Looks like NEP got some needed attention.

Sent from my HTC One_M8 using Tapatalk
 

Good action. Up 3.33% to $33.33. Why use too many different digits? :)

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On 2017-04-20 at 4:12 AM, odyd said:

I may be completely clueless about the FSLR, but those numbers tell me that FSLR is shaping to become $1 EPS company, and that is a lot of optimism to see $1 earned in this dynamic. Will market pay, as the few believe, $50 per share for it?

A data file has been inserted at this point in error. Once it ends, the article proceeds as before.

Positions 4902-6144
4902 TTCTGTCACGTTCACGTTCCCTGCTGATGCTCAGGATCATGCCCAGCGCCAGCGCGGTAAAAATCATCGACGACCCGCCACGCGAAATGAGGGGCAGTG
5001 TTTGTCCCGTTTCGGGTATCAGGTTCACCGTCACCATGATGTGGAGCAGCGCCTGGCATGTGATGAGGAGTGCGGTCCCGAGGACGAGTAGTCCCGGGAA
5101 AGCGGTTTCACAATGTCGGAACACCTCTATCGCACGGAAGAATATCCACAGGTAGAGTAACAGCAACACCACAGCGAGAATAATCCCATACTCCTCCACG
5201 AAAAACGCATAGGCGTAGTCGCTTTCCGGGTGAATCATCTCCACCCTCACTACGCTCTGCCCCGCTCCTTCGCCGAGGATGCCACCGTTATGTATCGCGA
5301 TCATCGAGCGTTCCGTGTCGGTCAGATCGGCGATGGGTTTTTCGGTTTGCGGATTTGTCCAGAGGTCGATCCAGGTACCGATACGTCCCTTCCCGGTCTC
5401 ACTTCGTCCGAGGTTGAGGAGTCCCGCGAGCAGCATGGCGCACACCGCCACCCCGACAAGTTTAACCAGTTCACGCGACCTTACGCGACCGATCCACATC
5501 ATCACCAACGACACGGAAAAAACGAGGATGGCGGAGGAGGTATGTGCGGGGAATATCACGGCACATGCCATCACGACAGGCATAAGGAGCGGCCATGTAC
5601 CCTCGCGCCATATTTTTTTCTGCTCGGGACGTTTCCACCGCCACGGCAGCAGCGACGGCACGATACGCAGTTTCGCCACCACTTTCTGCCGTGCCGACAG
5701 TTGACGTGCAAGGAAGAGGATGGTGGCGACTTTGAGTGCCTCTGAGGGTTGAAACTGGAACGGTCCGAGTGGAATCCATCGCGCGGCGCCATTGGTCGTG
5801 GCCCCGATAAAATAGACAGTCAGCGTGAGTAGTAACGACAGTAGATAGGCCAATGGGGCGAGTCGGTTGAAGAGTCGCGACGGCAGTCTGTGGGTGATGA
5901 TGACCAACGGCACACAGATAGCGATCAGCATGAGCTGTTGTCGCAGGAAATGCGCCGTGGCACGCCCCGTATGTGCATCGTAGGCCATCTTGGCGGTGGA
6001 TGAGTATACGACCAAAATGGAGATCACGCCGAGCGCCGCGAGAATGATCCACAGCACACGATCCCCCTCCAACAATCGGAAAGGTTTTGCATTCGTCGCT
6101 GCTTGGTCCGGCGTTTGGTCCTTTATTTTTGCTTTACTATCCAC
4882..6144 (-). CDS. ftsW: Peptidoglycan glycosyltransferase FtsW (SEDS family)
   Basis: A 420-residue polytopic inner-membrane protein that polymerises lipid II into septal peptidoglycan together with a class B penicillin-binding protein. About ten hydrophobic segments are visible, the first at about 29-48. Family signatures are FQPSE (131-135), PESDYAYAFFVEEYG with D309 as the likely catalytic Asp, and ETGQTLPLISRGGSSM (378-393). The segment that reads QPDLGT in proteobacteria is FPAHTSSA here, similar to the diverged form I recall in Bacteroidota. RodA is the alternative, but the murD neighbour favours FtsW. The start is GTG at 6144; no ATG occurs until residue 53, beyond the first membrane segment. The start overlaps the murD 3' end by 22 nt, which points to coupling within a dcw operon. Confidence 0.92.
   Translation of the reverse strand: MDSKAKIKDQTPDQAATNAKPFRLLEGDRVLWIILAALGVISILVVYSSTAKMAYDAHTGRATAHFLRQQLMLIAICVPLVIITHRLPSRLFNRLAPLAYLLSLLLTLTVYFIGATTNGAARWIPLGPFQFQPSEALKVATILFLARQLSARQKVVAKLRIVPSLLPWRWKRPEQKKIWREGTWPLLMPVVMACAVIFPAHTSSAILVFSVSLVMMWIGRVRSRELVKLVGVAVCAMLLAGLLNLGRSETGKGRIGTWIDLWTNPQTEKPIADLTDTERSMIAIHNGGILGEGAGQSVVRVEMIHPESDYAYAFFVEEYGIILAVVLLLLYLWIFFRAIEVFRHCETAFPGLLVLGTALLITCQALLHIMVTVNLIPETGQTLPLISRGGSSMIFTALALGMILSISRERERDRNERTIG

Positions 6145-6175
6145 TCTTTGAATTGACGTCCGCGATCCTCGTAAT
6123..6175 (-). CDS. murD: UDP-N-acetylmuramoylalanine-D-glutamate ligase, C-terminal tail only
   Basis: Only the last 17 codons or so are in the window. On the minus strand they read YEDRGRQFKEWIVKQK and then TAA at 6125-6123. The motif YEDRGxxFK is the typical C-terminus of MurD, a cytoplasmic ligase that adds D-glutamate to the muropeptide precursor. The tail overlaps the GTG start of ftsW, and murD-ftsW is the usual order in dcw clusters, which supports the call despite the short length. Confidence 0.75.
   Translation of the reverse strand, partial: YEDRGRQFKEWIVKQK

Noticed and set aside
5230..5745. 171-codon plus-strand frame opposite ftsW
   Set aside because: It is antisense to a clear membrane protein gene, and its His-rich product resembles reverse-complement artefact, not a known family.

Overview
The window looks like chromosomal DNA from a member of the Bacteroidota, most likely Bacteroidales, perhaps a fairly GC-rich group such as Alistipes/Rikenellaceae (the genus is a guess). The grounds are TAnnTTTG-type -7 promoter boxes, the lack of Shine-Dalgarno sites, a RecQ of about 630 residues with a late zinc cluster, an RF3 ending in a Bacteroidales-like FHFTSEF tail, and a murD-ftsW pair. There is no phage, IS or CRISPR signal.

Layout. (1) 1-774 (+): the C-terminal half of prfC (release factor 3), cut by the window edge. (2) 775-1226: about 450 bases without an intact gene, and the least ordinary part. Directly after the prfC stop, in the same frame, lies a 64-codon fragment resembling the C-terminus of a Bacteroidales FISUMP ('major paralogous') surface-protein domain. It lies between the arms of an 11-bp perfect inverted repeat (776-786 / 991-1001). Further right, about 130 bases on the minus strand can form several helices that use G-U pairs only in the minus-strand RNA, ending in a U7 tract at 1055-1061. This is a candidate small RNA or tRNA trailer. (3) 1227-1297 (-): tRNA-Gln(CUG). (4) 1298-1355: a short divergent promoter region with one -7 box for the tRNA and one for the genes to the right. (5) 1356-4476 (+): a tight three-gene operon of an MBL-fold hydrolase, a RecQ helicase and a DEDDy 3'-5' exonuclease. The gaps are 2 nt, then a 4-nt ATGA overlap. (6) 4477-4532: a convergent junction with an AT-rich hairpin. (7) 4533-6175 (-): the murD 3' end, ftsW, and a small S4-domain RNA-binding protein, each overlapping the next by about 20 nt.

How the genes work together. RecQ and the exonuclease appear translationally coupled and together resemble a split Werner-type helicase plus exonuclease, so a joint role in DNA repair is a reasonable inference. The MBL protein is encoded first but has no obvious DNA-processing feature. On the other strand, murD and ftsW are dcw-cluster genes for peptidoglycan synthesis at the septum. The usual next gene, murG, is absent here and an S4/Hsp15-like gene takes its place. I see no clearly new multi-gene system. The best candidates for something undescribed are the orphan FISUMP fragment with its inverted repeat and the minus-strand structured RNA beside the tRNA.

I hope that some who own it can take a look at it. Fluctuation could be your friend here, but FSLR is going down, and I think it will be hard to get out. I am aware that members hold FLSR, but I hope to see income statement analysis for 2019 when modules are coming off the line.

I've crunched their numbers now. I think their Components segment (internal and external panel sales) will contribute $1 more to EPS in 2019 than it did in 2016. 2016 non-GAAP EPS was a bit over $5. The question then becomes how much the Systems segment (everything else) contributes in 2019 compared to 2016. I don't have a good view of this.